Methods from the field of Artificial Intelligence (AI) and Machine Learning (ML) have helped push technological boundaries in various domains, including in the cultural heritage sector (the Interim Report of the EuropeanaTech AI in relation to GLAMs Task Force and the AI4LAM initiative provide some examples). To encourage innovation in this area, a few weeks ago EuropeanaTech announced its first Challenge for Europeana AI/ML Datasets. With this new activity, we wanted to stimulate the creation of datasets for the GLAM sector that can be used for AI/ML, drawing from the rich cultural heritage resources available in Europeana. We hope that the availability of such datasets could help to foster more engagement with digital cultural heritage data in AI/ML and support the transfer of recent advances in AI/ML to the field of digital curation and analysis of cultural heritage content.
We received a total of five proposals, which were carefully reviewed by members of the EuropeanaTech Steering Group and AI in relation to GLAMs Task Force. They assessed the proposals based on their relevance for the GLAM sector (25%), relevance for AI/ML (25%), relation to Europeana (30%) and clarity of the description and work plan (20%).
Announcing the winners
Named Entities in Archeological Texts
This proposal from a team based at the University of Naples 'L'Orientale' aims to create a dataset for Named Entity Recognition (NER) and Term Extraction for archeological terms in Italian and English in the Europeana Archeology collection. NER is the process of identifying proper names such as person names or locations in unstructured text. Term Extraction is similar, but focuses on finding specialised terms, in this case from the archeology domain. Vocabularies like Getty and CIDOC CRM will be considered. The final dataset could be used in the development and evaluation of AI/ML based technologies for NER in the archeology domain.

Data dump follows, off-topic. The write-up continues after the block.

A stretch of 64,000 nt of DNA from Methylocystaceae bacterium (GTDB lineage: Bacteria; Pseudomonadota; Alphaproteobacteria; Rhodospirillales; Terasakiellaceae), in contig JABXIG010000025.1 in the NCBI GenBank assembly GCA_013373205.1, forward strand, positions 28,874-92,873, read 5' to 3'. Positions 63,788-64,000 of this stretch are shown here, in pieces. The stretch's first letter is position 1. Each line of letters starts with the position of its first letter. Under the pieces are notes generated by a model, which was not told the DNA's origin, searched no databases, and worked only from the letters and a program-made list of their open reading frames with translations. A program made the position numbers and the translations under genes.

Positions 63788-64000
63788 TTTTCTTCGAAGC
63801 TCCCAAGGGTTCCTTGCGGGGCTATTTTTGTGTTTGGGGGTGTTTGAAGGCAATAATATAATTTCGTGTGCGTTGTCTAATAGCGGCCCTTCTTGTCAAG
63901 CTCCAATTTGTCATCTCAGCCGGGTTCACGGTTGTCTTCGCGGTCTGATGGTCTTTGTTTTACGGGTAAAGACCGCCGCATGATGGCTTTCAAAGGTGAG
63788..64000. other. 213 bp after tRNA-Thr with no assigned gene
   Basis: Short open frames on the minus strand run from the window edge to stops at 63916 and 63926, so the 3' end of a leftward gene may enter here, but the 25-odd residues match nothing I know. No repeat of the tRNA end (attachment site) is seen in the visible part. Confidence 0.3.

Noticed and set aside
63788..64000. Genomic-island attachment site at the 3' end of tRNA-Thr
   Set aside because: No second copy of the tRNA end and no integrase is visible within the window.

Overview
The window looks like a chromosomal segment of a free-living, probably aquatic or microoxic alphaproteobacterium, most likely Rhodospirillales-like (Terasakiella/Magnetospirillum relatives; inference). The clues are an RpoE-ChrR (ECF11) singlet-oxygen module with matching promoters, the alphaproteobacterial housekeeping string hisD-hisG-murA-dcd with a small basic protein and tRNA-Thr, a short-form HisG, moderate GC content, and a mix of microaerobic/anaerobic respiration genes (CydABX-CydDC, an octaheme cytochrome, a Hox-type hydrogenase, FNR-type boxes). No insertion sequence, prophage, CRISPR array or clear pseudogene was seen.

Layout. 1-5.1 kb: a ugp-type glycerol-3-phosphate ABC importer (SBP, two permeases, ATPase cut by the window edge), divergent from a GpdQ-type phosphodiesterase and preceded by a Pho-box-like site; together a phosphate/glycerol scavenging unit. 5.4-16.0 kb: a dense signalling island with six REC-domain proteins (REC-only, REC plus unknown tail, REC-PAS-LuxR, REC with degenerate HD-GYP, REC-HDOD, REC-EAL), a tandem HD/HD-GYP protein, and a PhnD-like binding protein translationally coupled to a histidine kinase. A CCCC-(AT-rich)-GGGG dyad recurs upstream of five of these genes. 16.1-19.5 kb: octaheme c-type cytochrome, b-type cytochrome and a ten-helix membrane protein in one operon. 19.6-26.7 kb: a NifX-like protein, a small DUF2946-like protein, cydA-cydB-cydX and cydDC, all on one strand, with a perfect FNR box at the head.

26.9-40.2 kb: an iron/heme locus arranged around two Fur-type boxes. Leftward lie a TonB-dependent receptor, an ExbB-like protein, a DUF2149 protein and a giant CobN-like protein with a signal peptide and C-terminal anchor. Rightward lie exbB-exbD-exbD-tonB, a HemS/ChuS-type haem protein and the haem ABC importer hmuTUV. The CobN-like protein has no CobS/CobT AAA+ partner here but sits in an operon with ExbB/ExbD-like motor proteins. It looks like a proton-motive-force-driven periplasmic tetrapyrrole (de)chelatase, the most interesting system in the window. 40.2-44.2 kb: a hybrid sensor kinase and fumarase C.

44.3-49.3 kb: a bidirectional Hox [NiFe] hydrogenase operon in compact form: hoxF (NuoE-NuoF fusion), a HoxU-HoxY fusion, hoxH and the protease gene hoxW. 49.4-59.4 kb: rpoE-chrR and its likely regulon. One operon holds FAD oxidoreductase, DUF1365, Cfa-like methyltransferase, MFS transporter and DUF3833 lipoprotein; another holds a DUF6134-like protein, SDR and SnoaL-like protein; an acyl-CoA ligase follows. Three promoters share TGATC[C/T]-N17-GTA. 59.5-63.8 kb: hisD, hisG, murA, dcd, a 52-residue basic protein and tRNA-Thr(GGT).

Reviewers particularly appreciated the clear structure and maturity of the proposal, for which a mock dataset was already made using Europeana’s APIs to test the approach proposed. The bilingual aspect and the scarcity of similar open resources for the archeology field were also seen as particularly valuable.
This proposal by a student of the Ecole Nationale d'Ingénieurs de Tarbes aims to create pixel masks for semantic segmentation, through manual annotation of image data in the Europeana Fashion collection. This means that, for example, when an image is analysed, the relevant fashion elements (shirt, trousers, shoes) in the image are then marked with their pixel outlines. Such data can be used for training an automated segmentation system.